Fat Versus Speed: Michigan's Defensive Line Will Dominate Notre Dame

The WolverineCorrespondent ISeptember 10, 2009

ANN ARBOR, MI - SEPTEMBER 05:  Brandon Graham #55 of the Michigan Wolverines dives for a sack on Tim Hiller #3 of the Western Michigan Broncos on September 5, 2009 at Michigan Stadium in Ann Arbor, Michigan.  (Photo by Gregory Shamus/Getty Images)

Comparing depth charts, I couldn't help but notice the weight disparity between Michigan and Notre Dame's offensive line.

Here is Notre Dame's offensive line:

OT - Paul Duncan, 6'7", 315
OT - Sam Young, 6'8", 320
OG - Chris Stewart, 6'5", 330
OG - Trevor Robinson, 6'5", 305
C - Eric Olsen, 6'4", 305

As a point of comparison, here is Michigan's:

OT - Mark Ortmann, 6'7", 284
OT - Mark Huyge, 6'6", 288
OG - Stephen Schilling, 6'5", 304
OG - David Moosman, 6'5", 293
C - David Molk, 6'2", 275

For those keeping track at home, the Michigan line totals 1,444 pounds for an average of 288.8 pounds per lineman. The Notre Dame line totals 1,575 pounds for an average of 315 pounds per lineman. So the average difference in body fat, I mean weight, is 26.2 pounds per lineman, or a nine percent difference.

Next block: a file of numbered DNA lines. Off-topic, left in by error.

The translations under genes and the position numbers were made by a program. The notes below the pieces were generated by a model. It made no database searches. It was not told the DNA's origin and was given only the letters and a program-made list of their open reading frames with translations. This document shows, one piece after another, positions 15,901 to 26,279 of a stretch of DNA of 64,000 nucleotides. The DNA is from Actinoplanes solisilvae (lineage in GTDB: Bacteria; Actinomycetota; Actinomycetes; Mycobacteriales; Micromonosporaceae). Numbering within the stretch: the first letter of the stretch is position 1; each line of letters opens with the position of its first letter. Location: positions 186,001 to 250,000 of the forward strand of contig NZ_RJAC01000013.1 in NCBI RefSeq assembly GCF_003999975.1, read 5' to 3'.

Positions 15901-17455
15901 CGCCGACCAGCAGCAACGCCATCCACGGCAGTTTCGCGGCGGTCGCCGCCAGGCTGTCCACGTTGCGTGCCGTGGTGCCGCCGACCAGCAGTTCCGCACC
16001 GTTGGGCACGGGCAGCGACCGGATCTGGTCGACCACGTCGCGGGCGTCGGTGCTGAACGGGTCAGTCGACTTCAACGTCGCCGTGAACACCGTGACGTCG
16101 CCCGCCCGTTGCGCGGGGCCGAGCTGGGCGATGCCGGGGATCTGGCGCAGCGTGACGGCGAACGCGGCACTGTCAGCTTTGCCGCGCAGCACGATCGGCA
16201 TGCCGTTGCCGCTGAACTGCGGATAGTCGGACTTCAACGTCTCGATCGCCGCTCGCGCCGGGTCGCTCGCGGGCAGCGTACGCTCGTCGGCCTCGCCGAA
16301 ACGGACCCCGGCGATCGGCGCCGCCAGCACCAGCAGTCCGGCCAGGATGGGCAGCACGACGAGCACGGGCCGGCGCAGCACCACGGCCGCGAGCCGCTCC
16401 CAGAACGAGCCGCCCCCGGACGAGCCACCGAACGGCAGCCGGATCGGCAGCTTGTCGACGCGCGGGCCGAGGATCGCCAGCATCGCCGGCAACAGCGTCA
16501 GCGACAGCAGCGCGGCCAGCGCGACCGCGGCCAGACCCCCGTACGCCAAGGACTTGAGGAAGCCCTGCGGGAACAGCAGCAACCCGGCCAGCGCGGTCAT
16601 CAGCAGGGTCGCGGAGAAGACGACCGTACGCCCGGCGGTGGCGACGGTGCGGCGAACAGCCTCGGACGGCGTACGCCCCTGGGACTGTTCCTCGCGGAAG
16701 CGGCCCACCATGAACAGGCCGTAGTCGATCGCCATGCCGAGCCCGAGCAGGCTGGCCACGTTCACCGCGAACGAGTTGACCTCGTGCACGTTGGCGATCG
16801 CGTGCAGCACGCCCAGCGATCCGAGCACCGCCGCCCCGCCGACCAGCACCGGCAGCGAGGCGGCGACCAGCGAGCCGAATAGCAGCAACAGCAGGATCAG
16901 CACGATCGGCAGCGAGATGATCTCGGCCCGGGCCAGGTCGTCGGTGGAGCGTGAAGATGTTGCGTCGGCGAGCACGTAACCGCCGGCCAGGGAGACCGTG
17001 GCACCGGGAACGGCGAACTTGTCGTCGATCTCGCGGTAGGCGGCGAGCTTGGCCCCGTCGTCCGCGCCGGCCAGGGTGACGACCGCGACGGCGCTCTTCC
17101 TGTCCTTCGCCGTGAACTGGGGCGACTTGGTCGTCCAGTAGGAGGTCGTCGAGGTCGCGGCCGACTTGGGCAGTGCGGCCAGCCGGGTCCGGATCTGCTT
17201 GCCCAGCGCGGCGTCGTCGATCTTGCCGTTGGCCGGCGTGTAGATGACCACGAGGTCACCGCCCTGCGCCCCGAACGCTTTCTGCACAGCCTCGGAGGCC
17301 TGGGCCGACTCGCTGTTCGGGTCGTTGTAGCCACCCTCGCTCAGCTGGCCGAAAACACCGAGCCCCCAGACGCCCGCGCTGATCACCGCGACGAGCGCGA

"But those Notre Dame guys are so much taller," you may say. Nope. The Notre Dame line totals 389 inches, which is an average of 77.8 inches or 6'5-4/5". The Michigan line totals 385 inches, which is an average of 77 inches or 6'5". That's only a one percent difference. So for one percent more height, you get nine percent more fat.

But the Michigan offensive line is truly besides the point. It's Notre Dame's fat guys we're talking about here, and Michigan's fast defensive line.

Michigan's defensive line faced a similar sized offensive line last weekend (Western Michigan's collective weight was 1550 pounds), and wreaked havoc on it. Hiller had only a few seconds to throw in a three-step drop on nearly every play, and well...we saw what happened. Just wait until Clausen takes a few more steps to try some longer passes to his talented wideouts.

Greg Robinson knows this offensive line's weaknesses and has proven he knows how to beat it. (3-8 Cuse beat ND last year in South Bend, holding ND to 332 yards of offense.) And our corner duo—if healthy—is one of the best in the country.

Last year's defensive line for Michigan was much slower than this year's. Terrance Taylor (5.0+ 40) is replaced by Mike Martin (4.85). Tim Jamison (4.9) is replaced by Craig Roh (4.65). And Will Johnson (4.9) is replaced by former end Ryan Van Bergen (4.75). And the guy who remains—Brandon Graham—ate Jimmy Clausen for lunch the last time he stepped into the Big House (3-1/2 sacks - yes 3-1/2 sacks).

This weekend's game will be won and lost on the offensive and defensive line. It also presents front and center the question: fat or speed? I like Michigan's chances.